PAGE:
We are halfway through! Can you believe it!
Bring Your Own Device and In-Hand Interactives: How Covid-19 Forced Innovation in Our Interactives
We heard from David Zlatic from the Cincinnati Museum Centre about their redevelopment and pivot post-COVID. It was interesting to hear about their flip from touch screens to BYOD. They are using Digimarc, a kind of image-based QR code, to allow visitors to engage with their digital interactives. They are not using the uptake as a measure of success, but around 30% of visitors are using them at this point.
Next Aaron Cope presented about his work at the Cooper Hewitt Museum and his current work at the SFO Museum. It was really interesting to hear about his role on the Pen and see him explain how the NFC chips work.
A Flexible, Touchfree Interactive Platform for Exhibiting Physical and Digital Student Works in a University Library
This session was pre-recorded. I enjoyed seeing the way that the North Carolina State University Library was able to transform a multi-purpose space. They said that they used it for exhibits mostly, and workshops sometimes, and it kind of reminded me of our Lecture Gallery at MOD., down to the columns in the middle of the room. It was interesting to see a full technical explanation of what they utilised to help them display both digital and physical works from students and faculty on campus.
Making ‘The Digital Future of Museums’
Finally, we heard from Keir Winesmith and Suse Anderson about the making of their recently released book The Digital Future of Museums. This talk was presented in a similar format as the book, with a discussion between Keir, LaTanya Autry, and Lauren Vargas in the middle. This was great.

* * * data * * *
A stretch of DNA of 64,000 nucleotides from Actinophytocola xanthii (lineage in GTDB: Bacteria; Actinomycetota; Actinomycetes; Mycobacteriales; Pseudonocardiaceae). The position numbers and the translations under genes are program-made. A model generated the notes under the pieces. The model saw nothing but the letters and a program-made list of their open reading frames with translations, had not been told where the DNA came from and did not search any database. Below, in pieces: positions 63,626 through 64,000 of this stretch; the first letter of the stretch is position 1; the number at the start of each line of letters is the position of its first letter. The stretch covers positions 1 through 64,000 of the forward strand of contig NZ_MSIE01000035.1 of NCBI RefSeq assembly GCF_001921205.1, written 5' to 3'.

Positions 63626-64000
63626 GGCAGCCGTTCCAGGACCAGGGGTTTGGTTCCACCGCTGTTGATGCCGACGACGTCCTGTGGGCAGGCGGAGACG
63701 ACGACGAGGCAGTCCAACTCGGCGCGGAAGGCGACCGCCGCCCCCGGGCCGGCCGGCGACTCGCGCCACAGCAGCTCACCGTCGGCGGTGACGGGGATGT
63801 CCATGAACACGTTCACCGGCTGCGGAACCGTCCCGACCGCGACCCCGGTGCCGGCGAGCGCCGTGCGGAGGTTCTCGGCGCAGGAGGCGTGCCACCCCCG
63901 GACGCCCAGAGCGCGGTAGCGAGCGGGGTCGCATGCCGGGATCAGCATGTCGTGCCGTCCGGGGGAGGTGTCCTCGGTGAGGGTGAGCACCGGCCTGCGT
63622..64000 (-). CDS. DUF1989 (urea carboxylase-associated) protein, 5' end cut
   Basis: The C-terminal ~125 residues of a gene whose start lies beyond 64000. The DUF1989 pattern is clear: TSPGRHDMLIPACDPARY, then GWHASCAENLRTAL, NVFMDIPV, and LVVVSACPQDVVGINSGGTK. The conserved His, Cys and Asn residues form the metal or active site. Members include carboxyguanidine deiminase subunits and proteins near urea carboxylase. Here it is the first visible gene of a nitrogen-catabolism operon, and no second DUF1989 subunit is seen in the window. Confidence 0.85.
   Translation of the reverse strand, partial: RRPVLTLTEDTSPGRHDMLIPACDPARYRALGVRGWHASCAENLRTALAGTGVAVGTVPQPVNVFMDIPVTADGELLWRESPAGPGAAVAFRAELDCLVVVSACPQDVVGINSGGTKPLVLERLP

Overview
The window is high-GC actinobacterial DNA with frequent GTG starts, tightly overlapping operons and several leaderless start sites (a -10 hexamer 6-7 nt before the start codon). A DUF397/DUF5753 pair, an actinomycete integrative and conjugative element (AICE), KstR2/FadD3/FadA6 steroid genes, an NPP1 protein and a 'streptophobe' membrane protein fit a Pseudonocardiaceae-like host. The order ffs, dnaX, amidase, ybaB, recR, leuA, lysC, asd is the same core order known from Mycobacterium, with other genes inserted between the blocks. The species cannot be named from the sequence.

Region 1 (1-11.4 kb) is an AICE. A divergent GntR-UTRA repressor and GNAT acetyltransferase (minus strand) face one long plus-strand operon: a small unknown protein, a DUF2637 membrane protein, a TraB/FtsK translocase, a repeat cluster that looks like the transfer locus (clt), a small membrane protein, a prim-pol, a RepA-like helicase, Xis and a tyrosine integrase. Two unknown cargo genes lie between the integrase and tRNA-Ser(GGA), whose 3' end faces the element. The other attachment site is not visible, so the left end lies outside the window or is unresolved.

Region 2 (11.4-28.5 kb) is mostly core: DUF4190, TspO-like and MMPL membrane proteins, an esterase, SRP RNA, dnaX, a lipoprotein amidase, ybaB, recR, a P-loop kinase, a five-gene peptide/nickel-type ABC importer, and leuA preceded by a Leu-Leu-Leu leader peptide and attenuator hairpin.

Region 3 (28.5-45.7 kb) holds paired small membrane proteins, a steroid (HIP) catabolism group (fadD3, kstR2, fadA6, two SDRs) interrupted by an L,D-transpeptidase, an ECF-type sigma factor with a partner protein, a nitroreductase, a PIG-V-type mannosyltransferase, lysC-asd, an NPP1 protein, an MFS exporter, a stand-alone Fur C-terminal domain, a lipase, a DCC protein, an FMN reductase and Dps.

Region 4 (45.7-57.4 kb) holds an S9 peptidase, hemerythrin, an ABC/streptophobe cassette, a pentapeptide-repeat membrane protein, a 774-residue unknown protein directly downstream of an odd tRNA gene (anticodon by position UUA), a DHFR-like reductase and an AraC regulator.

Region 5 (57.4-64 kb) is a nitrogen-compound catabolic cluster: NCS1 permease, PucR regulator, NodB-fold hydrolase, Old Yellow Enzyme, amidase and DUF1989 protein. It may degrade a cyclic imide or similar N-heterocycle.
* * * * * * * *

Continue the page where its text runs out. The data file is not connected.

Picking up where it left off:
The chat followed the following kind of topics, themes, and questions:
- Museums perpetuate violence, they always have and they continue to. We need to work to create institutions that are safe for all people.
- Care as practice, in terms of collective care for communities. You can’t fight anti-Blackness, racism, or sexism without focussing on structural issues and taking care for the people we’re fighting for and with.
- Care as a leadership skill, and in particular as leadership skills. Care and emotional skills are not taught, but they are some of the most important parts of leadership, business, and research.
- Building relationships with communities is not just using them, it’s having a proper relationship that’s developed over time. Don’t expect anything from anyone otherwise. Community is not a commodity we can just use. We need to ensure that communities can see themselves reflected on the walls, in the staff, on the board.
- PEOPLE. FIRST.
- The importance of teaching digital skills, in terms of the One by One initiative, and considering how we define digital skills beyond competency? And asking how we build them?
- We need a revolution in our museums!
- The “return to normal” is a fallacy. Normal was never good, it was broken and repressive. We can and should aim higher than “normal”.
COVID has brought what they considered the future into the present, and museums are doing what they said would be impossible a year ago. What else can we change that they’ve always said was impossible?